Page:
Traffic worries a major concern

Tornatore said the plan includes taking over several traffic and bike lanes on streets surrounding the construction site.

– On Boerum Place, these include the parking lane, bike lane and courthouse parking. The pedestrian walkway will be moved into the street.

– The right lane on State street and the parking lane on Smith Street will be taken over as well.

 – The sidewalk on Atlantic Avenue will be reduced in width from 15 feet to 5 feet, and the bus stops will be relocated.

 But Justin Pollock, a member of Brooklyn’s Borough-Based Jail Neighborhood Advisory Committee, pointed out that Smith Street is a truck route, with trucks turning off from Atlantic onto Smith. “So you are reducing it to a single lane and the bus lane. We’ve already had incidents with trucks having a reduced turning radius going into the Atlantic intersection and taking out scaffolding and pedestrian crossing signaling and such.”

 Tornatore said the truck route had already been evaluated. “But point well taken, and we will just get back and confirm that.”

 Pollock also expressed concern about where the construction workers on the project would park. Tornatore said the company would encourage craft workers to take mass transit, and look into renting nearby parking garages.

 Residents and architects Jill and John Bouratoglou also brought up the traffic issue, describing a bottleneck at Smith Street and Atlantic Avenue. “There are already gridlocks,” Jill said, adding that a six-story building would soon be going up on Boerum Place between Dean and Pacific streets. “How is traffic going to come off the Bridge?”

Boerum Hill resident Sean Robertson pointed out that Smith Street is a major bike route, but construction debris on the street makes the route hazardous. “Crud in the street physically endangers bikers. It’s a fundamental safety issue,” he said.

Lucas Hulleberg wants the contractor to install vibration sensors on his Pacific Street building before constructing the new jail at 275 Atlantic Ave. Photo: Mary Frost, Brooklyn Eagle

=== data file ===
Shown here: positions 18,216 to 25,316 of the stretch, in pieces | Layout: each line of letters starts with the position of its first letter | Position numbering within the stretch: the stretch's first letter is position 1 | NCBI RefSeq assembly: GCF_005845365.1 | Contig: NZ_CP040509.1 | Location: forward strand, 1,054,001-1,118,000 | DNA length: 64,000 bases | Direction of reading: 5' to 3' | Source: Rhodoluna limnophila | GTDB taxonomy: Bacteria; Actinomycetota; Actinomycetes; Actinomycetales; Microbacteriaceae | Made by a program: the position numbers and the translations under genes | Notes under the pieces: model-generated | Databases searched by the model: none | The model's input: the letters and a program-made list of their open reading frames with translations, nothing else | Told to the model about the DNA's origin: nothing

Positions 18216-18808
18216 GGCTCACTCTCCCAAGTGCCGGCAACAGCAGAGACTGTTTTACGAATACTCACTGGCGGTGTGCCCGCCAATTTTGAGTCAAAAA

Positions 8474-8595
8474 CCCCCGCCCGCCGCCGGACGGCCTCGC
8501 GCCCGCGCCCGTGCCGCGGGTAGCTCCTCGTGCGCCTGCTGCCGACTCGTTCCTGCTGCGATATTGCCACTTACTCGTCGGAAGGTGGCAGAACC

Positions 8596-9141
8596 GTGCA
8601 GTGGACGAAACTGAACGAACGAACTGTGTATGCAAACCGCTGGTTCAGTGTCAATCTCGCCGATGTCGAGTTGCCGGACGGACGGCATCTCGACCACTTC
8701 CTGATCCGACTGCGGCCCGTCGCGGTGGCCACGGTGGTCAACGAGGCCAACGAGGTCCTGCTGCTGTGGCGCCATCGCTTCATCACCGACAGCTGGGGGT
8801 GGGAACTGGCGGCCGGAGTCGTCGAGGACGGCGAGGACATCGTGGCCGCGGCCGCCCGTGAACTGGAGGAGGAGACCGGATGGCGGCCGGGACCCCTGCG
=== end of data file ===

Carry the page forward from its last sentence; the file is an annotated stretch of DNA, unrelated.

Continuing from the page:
Extended hours concerns

“The extended work hours have been extremely disruptive to our students,” said Colette Rogers, VP of Operations at Brooklyn Law School. “This is their future and they need a quiet place to study. Are there opportunities to stop work or reduce work hours a week before the bar exam?”

Micir responded that the contractor would provide advance notice of extended hours, but “… as much as we would like to accommodate the students … I don’t want to overpromise.”

Pollock also weighed in on after-hours work. “Because the demolition crew had to hit their schedule, we lost three weekends,” he said, noting that the city’s PowerPoint presentation said that after-hours variances could be based on productivity management, scheduling constraints or making up time. “That’s kind of like, we can do whatever we want,” he said. “Can we get a guarantee that it is more for things like extended-concrete pours, or something like you have to have something delivered over the weekend?”

City Councilmember Lincoln Restler.
City Councilmember Lincoln Restler. Photo: Beth Eisgrau-Heller/Brooklyn Eagle

“You know we have a schedule to meet. We are trying to be conscious of trying to build this project on time,” Tornatore replied. “Now there are going to be times we are going to have to contend with weather. We may have a week’s worth of time when operations have to shut down.”

“We can’t give guarantees tonight,” Micir added. “We’re very well aware of the community’s frustration. Let’s give TBC a chance to get started on this work, see how it’s going.”

Restler said he was intent on working with neighbors to limit after-hours and weekend work as much as possible. Current work hours during the ongoing demolition are 7 a.m. to 9 p.m. Monday – Friday, and 9 a.m. – 5 p.m. Saturdays. 

This graphic shows that environmental monitoring will extend beyond the required 90-foot mark, according to jail contractor Tutor Perini. Graphic: NYC Dept. of Design and Construction

‘We’ve been stonewalled’